A beginner’s guide to driving in Uganda
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Whoever is responsible for the driving tests in Uganda is doing a bad job.
IT’S LIKE THE LAST ride on the dodgems before the funfair closes for the night, except these are fuel tankers and buses instead of little electric go-karts with rubber bumpers. “Clusterfuck” is too weak a word for the chaos and carnage these roads have witnessed, and yet every day the roads fill with even more gamblers, their vision nearly obscured by the religious paraphernalia hanging from their windscreens attempting to bribe whichever almighty they’ve pinned their hopes on.
I passed my Ugandan driving course with flying colours after being a learner for six days. I could confidently drive a car in a straight line on an empty road, and even managed to park backwards into a box marked by sticks after a few attempts. My teacher had welded some metal bars onto the pedals to make a rudimentary form of dual control. 100yds from any junction I would feel his foot slowly treading on the brake. I assume he was operating from experience.
A matatu waits to be filled in Kigumba, surrounded by touts and possibly a passenger or two. For my birthday I want the outfit being modeled by the man in the doorway.
The matatus are public enemy #1. Small minibuses bearing the hollow legend “licensed to carry 14 passengers”, they exist in some incarnation in most developing countries. The Ugandan version is tame in its appearance compared to those of Kenya, where they sport alloys and plasma screens, but Ugandans make up for bark with bite. Driving full speed at all times, jockeying to overtake each other on blind bends and in heavy traffic, if the road is full they’ll just use the pavement.
Piloted by mercenaries bent on profit at any cost, the matatus appear as if by magic beside your rear bumper before howling past in a fragrant blue cloud of half-burned diesel. But if driving near them seems bad, just wait until you’re a passenger.
A matatu in Kampala named "Allah's Bomber".
Before a matatu sets off on a journey, it first parks and waits for a full complement of passengers. This can be five minutes or two hours, but rest assured you’ll have to wait. There’s usually something loud on the radio, somebody listening to music on their mobile phone speaker, two or three conversations shouted over the hubbub and the callers outside shouting “KampalaKampaleeyyyoooo” in an attempt to persuade people to board.
There are often chickens on the floor with their legs tied and beaks open from dehydration as they quietly wait and defecate. The booming mukene trade—small dried fish—adds to the chicken-shit bouquet. A ride at the end of the day is heavy with the potent funk of everything the bus has carried on its travels, swirling through the noise, and if you’re lucky it will be swept out before tomorrow gets going at 5am.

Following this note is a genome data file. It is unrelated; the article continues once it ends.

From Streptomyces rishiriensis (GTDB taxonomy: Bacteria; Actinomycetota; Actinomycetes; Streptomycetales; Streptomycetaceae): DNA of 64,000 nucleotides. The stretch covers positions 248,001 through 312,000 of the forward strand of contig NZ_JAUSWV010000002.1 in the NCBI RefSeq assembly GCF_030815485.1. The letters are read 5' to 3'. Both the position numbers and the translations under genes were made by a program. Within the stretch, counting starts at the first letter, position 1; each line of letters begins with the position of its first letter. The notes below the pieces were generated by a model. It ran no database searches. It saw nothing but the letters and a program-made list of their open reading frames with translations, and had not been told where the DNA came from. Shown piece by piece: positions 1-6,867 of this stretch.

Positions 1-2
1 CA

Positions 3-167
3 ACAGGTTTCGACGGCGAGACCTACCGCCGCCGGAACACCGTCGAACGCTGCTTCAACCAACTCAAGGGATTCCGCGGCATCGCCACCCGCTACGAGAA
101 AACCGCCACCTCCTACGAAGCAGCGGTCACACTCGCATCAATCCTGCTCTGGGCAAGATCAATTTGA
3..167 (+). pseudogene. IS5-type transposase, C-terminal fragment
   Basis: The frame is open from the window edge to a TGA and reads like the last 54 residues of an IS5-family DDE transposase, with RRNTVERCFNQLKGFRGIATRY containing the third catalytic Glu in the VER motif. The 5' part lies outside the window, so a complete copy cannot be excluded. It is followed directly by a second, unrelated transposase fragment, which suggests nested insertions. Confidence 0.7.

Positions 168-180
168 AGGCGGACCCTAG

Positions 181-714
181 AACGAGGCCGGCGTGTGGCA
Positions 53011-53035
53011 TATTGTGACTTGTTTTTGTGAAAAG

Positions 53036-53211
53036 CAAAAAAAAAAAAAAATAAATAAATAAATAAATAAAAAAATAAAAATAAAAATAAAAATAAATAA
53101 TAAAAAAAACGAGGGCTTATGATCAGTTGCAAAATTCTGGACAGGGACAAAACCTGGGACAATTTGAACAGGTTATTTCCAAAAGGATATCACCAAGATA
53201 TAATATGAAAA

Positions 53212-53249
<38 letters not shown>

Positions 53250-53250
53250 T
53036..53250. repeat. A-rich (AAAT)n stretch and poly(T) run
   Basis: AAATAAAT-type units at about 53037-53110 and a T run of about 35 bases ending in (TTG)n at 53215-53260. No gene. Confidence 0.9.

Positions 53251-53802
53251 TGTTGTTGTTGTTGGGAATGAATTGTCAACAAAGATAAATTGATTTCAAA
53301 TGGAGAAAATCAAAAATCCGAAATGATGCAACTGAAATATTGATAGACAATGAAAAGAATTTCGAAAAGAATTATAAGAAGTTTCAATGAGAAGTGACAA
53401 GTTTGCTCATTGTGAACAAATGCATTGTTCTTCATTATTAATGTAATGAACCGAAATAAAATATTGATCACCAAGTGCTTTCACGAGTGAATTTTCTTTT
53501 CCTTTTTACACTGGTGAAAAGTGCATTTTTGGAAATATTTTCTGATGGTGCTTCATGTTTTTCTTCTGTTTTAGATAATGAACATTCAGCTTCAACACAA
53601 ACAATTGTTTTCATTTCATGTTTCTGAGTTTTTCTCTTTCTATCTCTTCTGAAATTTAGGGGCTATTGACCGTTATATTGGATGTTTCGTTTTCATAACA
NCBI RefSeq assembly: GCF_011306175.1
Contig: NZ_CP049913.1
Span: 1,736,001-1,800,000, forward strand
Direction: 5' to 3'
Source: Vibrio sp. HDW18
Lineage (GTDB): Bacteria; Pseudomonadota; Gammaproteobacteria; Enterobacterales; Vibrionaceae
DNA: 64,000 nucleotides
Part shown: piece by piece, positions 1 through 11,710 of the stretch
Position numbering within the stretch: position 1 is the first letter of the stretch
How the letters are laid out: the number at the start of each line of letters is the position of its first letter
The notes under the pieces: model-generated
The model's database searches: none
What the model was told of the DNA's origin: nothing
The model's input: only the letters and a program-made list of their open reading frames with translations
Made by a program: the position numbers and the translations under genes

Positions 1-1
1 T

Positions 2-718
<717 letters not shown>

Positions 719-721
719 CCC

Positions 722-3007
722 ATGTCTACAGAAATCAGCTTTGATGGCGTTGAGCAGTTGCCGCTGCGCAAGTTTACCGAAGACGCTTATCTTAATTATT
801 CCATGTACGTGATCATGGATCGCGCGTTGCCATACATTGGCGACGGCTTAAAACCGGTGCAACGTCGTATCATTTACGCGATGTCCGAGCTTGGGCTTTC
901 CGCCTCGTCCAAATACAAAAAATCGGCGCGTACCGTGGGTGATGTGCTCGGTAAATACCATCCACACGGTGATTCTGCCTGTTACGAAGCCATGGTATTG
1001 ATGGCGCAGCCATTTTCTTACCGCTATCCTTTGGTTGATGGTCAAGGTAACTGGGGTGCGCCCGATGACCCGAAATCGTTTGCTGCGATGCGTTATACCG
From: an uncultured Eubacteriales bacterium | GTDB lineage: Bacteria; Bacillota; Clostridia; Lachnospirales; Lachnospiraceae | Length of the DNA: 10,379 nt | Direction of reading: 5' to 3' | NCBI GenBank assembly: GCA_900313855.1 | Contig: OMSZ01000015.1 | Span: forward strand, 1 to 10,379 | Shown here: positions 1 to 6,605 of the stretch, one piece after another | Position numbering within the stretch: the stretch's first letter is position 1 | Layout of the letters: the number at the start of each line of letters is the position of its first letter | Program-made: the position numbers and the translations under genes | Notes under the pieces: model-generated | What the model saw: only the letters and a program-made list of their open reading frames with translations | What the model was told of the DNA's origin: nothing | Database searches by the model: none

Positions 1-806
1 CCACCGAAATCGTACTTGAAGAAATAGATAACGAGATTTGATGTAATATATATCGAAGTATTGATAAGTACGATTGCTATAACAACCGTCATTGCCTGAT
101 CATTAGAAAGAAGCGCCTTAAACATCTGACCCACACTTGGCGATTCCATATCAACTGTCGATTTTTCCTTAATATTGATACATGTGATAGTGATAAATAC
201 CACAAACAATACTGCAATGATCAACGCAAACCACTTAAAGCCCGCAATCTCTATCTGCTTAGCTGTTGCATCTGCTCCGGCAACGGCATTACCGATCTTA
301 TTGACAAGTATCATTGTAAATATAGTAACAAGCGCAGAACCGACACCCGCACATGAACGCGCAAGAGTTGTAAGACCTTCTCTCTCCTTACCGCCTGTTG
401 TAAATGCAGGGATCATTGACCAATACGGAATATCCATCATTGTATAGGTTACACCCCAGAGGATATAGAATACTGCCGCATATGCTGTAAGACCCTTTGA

A typical roadside scene, this time on the Masaka-Mbarara road.
The roads themselves vary from awful to good, often on a single route. New stretches now feature real tarmac and deep, stone-lined drainage ditches. The older surfaced roads are covered with what a friend once referred to as a “spray-tan of asphalt” . The thin carapace cracks as soon as it’s exposed to rain or heavy loads, revealing the red mud beneath. These tiny pockmarks soon swell, helped by the passage of time and trucks, until there’s a gaping crater gnawing its way straight across the road.
Tarmac is used only on major routes and within urban areas. The rest of the country is connected by a network of single-lane tracks made of murram (hard-packed clay). At best, this is a good if slippery surface, and though the dust billows out behind the car it’s possible to drive quite fast on straight stretches. But God help you if you need to stop quickly: the surface offers no real traction, and most accidents on murram are caused by loss of control. Instead of braking sharply you should pump the brakes again and again whilst muttering the magic spell of “fuckfuckfuck” under your breath to bring the car to a safe halt.
A motorcycle travels down a rural road in Central Eastern Uganda.
The problem with using mud to make roads in a country where it rains heavily for half of the year is that mud is soluble. When the rains come, the roads begin their slow decline. Trade routes where heavily-loaded container lorries pass soon become quagmires capable of swallowing an entire bus. One story I heard about the Atiak road (connecting Kampala to Juba) involved a single truck getting stuck and causing a jam that stretched for 20kms and lasted for a week. Even the quietest road develops bone-shaking corrugations during the rains, and the district local governments can only afford to send out machines to repair the damage once in a while.